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Ignyte

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This may be a weird one, so please hang in there with me on this.

I have a large steel drum, its ~450kg. Measured to be 11.83kg/m^2 for its rotational inertia. (MOI).

On the end of it we have a VERY accurate laser cut disk. Has 4 teeth, 4 gaps. Equally spaced and all the same "delay".

When we rotate the drum we have an optical sensor which can measure the "delay" of its state, either on or off. Measurement is down to microsec's. So that's accurate enough for us. As the drum speeds up in rotation, the delay becomes shorter.

What we are struggling with is Angular Acceleration. Basically we need a way to tie all this together.

As for the actual practical application of this, think of a motorcycle dyno. As that what it actually is. I can provide pictures if so required.

We have some sample data recorded and so far we have had limited success.

We got the bike to 4000rpm, and held it and "calibrated" the drum rpm. Then as the bike increased or decreased rpm in that set gear, it perfectly showed what the engine was doing. So reving the bike to 12000rpm the dyno drum said "engine should be at 12000rpm" and it matched perfectly. We tried in several spots and also one "run".

We are struggling to get the power output to match correctly because math is not really our strong suit.

I have sample (open source) firmware for our hardware (teensy++, basically arduino) and some recorded data of one of the runs for analysis.

If someone can help me with what we may be doing wrong it would be GREATLY appreciated.

We are using gnuplot to make a graph of the saved data.

-----

EDIT

-----

Ill add how we are going about it, if it helps any..

We are measuring 2 samples. On and off, and measuring them in microsec. These numbers are written to the .dat file. They are currently written in hex (ascii) but that's non trivial to do it any way we choose.

xxxx,yyyy

xxxx,yyyy

etc.

One of our firmware outputs human readable info with a bunch of stuff.. here's a snip:

As an example:

sample1 = 20750microseconds, sample2 = 20194 microseconds

We can then figure out:

rpm1 = (60000 / ((sample1 / 1000) * 4))

rpm2 = (60000 / ((sample2 / 1000) * 4))

rpm1 = 722.89

rpm2 = 742.7

rpm_gain = (742.7 - 722.89) == 19.81 rpm

gain_rads = (19.81/60) * (2*pi) == 2.074 rad/s

angular_velocity = (20750/60) * (2*pi) == 79.79 rad/s

angular_acceleration = (79.79 / 2.074) == 41.424 rad/s2

torque = (11.83 * 41.424) == 429.667 Newton metres

power = (429.667 * 722.89) / 9549) == 32.527 kilowatts

Is all this right, or are we way off the mark ?

I have a large steel drum, its ~450kg. Measured to be 11.83kg/m^2 for its rotational inertia. (MOI).

On the end of it we have a VERY accurate laser cut disk. Has 4 teeth, 4 gaps. Equally spaced and all the same "delay".

When we rotate the drum we have an optical sensor which can measure the "delay" of its state, either on or off. Measurement is down to microsec's. So that's accurate enough for us. As the drum speeds up in rotation, the delay becomes shorter.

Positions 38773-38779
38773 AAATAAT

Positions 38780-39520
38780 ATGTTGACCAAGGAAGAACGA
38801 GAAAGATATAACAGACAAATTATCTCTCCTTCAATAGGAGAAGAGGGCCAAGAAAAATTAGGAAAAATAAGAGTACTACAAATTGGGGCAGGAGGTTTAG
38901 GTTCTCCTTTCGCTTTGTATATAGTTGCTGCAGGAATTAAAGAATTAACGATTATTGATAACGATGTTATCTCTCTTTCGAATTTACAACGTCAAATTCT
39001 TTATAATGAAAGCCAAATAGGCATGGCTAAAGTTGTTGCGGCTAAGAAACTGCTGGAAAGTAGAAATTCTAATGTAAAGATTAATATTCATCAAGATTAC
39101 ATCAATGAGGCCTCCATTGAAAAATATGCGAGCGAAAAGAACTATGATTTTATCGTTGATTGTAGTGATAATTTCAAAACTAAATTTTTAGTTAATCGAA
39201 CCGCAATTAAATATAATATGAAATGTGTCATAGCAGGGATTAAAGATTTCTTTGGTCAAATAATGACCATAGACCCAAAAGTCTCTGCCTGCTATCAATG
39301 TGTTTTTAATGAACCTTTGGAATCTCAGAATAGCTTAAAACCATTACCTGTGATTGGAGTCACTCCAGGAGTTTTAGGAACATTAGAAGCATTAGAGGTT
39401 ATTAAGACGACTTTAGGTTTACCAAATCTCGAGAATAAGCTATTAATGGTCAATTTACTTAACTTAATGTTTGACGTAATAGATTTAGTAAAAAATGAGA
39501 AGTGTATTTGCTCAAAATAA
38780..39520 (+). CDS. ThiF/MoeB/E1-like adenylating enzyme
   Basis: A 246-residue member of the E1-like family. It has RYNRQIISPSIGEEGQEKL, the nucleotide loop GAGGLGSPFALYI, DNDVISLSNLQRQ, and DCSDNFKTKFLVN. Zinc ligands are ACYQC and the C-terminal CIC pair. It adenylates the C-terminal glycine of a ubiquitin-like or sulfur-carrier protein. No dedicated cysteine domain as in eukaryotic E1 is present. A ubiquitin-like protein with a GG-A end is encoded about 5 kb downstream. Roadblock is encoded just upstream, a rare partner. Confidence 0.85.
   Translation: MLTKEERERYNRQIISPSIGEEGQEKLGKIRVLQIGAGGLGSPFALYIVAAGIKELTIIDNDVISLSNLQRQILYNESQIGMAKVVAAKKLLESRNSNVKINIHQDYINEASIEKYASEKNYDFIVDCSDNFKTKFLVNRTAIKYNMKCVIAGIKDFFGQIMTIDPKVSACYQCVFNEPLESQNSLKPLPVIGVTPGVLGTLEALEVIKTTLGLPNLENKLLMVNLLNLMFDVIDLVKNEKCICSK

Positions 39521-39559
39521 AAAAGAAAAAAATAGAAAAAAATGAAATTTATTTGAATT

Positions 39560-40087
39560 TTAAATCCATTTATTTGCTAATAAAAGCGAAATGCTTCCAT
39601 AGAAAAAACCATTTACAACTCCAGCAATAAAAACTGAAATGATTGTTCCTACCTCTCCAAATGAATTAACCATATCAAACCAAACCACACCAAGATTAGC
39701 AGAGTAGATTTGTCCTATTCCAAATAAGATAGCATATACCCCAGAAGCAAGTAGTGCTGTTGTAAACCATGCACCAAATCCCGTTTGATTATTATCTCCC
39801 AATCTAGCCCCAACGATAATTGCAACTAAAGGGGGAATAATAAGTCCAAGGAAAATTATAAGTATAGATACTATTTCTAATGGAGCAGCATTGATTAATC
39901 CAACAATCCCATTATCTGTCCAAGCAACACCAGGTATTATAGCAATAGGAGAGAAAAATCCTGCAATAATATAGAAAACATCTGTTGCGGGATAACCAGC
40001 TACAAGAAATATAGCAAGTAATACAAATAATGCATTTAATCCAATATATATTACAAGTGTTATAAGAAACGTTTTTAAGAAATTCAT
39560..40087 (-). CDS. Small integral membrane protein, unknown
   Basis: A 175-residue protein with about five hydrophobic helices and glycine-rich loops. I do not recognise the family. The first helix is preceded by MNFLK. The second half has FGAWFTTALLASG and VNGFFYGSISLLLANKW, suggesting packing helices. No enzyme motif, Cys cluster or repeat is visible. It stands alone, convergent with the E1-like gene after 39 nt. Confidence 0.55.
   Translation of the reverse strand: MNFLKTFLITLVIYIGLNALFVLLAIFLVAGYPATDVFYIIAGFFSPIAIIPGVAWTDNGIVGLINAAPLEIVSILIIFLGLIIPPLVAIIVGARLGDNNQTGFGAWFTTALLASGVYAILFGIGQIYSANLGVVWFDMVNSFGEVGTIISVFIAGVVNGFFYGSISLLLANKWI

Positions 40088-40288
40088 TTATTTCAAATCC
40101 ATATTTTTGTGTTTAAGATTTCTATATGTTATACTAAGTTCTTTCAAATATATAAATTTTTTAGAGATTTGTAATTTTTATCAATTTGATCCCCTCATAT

What we are struggling with is Angular Acceleration. Basically we need a way to tie all this together.

As for the actual practical application of this, think of a motorcycle dyno. As that what it actually is. I can provide pictures if so required.

We have some sample data recorded and so far we have had limited success.

We got the bike to 4000rpm, and held it and "calibrated" the drum rpm. Then as the bike increased or decreased rpm in that set gear, it perfectly showed what the engine was doing. So reving the bike to 12000rpm the dyno drum said "engine should be at 12000rpm" and it matched perfectly. We tried in several spots and also one "run".

We are struggling to get the power output to match correctly because math is not really our strong suit.

I have sample (open source) firmware for our hardware (teensy++, basically arduino) and some recorded data of one of the runs for analysis.

If someone can help me with what we may be doing wrong it would be GREATLY appreciated.

We are using gnuplot to make a graph of the saved data.

-----

EDIT

-----

Ill add how we are going about it, if it helps any..

We are measuring 2 samples. On and off, and measuring them in microsec. These numbers are written to the .dat file. They are currently written in hex (ascii) but that's non trivial to do it any way we choose.

xxxx,yyyy

xxxx,yyyy

etc.

One of our firmware outputs human readable info with a bunch of stuff.. here's a snip:

Code:

```
Received nothing (Tooth #1) from Drum, timed out (seconds): 10
RPM: 153.72 KM/H: 13.15 Tooth 1: 97.58ms Tooth 2: 82.71ms
Difference: +14.87ms (Drum Speeding UP)
RPM: 196.24 KM/H: 16.79 Tooth 1: 76.44ms Tooth 2: 68.96ms
Difference: +7.48ms (Drum Speeding UP)
RPM: 240.22 KM/H: 20.56 Tooth 1: 62.44ms Tooth 2: 58.13ms
Difference: +4.32ms (Drum Speeding UP)
RPM: 272.56 KM/H: 23.32 Tooth 1: 55.03ms Tooth 2: 51.57ms
Difference: +3.47ms (Drum Speeding UP)
RPM: 307.57 KM/H: 26.32 Tooth 1: 48.77ms Tooth 2: 47.44ms
Difference: +1.33ms (Drum Speeding UP)
RPM: 321.64 KM/H: 27.52 Tooth 1: 46.64ms Tooth 2: 44.87ms
Difference: +1.77ms (Drum Speeding UP)
```

sample1 = 20750microseconds, sample2 = 20194 microseconds

We can then figure out:

rpm1 = (60000 / ((sample1 / 1000) * 4))

rpm2 = (60000 / ((sample2 / 1000) * 4))

rpm1 = 722.89

rpm2 = 742.7

rpm_gain = (742.7 - 722.89) == 19.81 rpm

gain_rads = (19.81/60) * (2*pi) == 2.074 rad/s

angular_velocity = (20750/60) * (2*pi) == 79.79 rad/s

angular_acceleration = (79.79 / 2.074) == 41.424 rad/s2

torque = (11.83 * 41.424) == 429.667 Newton metres

power = (429.667 * 722.89) / 9549) == 32.527 kilowatts

Is all this right, or are we way off the mark ?

Last edited: